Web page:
Patience is golden. It gives us pause rather than kneejerk reaction. It allows us to take a deep breath, and consider the consequences of getting angry — making us unhappy, bringing future problems, not to mention the harm to the recipient. Mindfulness is the key, paying attention to what is happening inside of us. When we sense or feel early signs of anger, like frustration, irritation, fast heartbeat, loud or soft speech, jitteriness, etc., we start to practice patience. We can think the other person is not happy. Why? Happy people do not provoke. It always takes two to tangle. Recognizing the other person’s unhappiness, we can understand the situation better. With practice we not only cultivate patience, but also compassion.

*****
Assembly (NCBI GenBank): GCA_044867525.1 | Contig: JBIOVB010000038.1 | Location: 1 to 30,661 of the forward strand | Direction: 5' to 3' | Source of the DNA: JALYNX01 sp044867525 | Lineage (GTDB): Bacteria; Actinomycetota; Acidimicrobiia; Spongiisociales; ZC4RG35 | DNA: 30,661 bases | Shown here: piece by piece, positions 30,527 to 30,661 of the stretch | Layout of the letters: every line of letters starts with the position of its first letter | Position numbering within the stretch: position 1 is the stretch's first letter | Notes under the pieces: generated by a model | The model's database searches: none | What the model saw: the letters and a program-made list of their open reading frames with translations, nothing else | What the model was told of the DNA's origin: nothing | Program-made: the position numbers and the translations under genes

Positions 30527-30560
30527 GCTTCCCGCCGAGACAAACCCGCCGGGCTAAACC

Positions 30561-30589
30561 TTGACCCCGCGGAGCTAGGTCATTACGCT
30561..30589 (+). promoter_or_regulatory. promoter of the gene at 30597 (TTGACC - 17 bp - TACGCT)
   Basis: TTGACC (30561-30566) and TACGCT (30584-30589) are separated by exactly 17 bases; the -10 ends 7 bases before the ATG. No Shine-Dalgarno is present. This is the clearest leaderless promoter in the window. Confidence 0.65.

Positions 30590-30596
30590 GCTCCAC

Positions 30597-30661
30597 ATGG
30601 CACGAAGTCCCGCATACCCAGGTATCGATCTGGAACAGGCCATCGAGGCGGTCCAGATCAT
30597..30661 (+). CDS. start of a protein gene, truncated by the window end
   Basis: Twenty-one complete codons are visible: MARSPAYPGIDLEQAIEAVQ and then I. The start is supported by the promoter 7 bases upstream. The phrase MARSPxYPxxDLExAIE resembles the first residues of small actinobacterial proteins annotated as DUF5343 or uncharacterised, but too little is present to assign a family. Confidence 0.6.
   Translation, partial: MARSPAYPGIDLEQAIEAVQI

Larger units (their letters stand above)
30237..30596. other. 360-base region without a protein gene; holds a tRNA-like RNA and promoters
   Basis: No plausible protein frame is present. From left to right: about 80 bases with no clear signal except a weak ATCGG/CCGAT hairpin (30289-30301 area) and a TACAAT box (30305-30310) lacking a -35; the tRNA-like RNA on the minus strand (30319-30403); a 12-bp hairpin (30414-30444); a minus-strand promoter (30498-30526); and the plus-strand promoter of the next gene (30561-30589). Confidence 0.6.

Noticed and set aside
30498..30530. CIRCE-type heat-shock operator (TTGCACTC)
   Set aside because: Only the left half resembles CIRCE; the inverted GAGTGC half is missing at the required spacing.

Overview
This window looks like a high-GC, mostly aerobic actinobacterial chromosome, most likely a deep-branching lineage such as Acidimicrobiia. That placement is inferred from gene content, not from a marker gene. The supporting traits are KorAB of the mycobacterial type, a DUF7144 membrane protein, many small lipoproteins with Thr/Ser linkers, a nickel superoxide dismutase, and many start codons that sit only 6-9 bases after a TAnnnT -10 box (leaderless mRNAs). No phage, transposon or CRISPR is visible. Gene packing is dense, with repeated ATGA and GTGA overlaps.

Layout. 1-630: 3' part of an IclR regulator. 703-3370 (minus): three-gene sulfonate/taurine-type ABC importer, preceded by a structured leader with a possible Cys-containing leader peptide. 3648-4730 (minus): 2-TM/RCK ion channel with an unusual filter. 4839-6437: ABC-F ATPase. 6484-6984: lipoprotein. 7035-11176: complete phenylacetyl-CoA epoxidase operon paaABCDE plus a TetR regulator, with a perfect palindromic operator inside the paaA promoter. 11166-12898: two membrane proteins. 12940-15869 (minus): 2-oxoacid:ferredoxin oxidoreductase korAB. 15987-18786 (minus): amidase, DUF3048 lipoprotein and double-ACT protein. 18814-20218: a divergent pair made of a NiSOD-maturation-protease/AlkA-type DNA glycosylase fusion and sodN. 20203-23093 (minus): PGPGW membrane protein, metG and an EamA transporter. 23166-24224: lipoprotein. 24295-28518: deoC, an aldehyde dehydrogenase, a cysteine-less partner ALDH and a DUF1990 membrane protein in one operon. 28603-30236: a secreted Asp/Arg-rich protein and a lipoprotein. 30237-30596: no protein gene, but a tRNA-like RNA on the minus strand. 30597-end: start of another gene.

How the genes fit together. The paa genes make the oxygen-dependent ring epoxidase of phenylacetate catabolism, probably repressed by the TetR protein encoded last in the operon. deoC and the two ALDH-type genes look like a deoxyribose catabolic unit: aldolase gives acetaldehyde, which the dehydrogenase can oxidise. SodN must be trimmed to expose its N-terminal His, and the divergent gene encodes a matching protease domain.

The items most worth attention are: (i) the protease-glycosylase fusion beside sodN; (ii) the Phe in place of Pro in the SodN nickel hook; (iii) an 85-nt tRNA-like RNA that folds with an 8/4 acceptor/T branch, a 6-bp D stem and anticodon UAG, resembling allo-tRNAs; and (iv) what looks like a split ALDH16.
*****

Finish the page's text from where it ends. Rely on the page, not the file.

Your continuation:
Please remember the ‘8 Verses of Training the Mind (in compassion)’ is meant to be lifelong study and practice. The last verse is particularly tough all about the Buddhist wisdom of reality not being what […]
If you allow me, I would like to expand our forgiveness practice to include others; all others. We often get caught up in our own stuff and forget the other 7 billion human beings and […]